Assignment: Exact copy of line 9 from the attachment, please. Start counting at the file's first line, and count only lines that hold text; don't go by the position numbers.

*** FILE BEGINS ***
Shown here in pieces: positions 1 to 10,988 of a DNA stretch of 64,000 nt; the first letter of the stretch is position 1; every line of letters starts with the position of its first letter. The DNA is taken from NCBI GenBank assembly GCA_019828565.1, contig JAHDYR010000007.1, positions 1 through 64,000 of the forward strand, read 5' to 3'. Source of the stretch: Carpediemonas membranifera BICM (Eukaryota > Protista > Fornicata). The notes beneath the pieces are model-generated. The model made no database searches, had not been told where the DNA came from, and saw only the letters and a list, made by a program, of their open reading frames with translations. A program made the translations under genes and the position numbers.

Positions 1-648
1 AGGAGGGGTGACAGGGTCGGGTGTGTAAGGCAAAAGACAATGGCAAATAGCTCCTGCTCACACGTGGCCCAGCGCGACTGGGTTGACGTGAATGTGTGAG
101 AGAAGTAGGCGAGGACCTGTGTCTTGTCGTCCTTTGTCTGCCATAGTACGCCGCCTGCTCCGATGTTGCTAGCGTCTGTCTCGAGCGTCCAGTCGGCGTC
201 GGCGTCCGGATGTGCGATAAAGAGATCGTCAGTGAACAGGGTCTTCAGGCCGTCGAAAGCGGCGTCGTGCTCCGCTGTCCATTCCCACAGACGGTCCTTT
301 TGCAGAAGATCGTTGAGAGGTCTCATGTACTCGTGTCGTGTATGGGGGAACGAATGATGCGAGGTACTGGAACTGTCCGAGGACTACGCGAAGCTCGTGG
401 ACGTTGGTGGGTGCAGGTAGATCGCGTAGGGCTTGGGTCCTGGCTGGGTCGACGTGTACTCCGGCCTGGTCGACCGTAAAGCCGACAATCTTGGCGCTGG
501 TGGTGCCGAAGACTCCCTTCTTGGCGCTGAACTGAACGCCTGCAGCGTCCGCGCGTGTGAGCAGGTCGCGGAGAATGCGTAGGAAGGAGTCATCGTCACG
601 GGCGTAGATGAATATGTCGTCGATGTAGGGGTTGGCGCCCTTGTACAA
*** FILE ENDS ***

601 GGCGTAGATGAATATGTCGTCGATGTAGGGGTTGGCGCCCTTGTACAA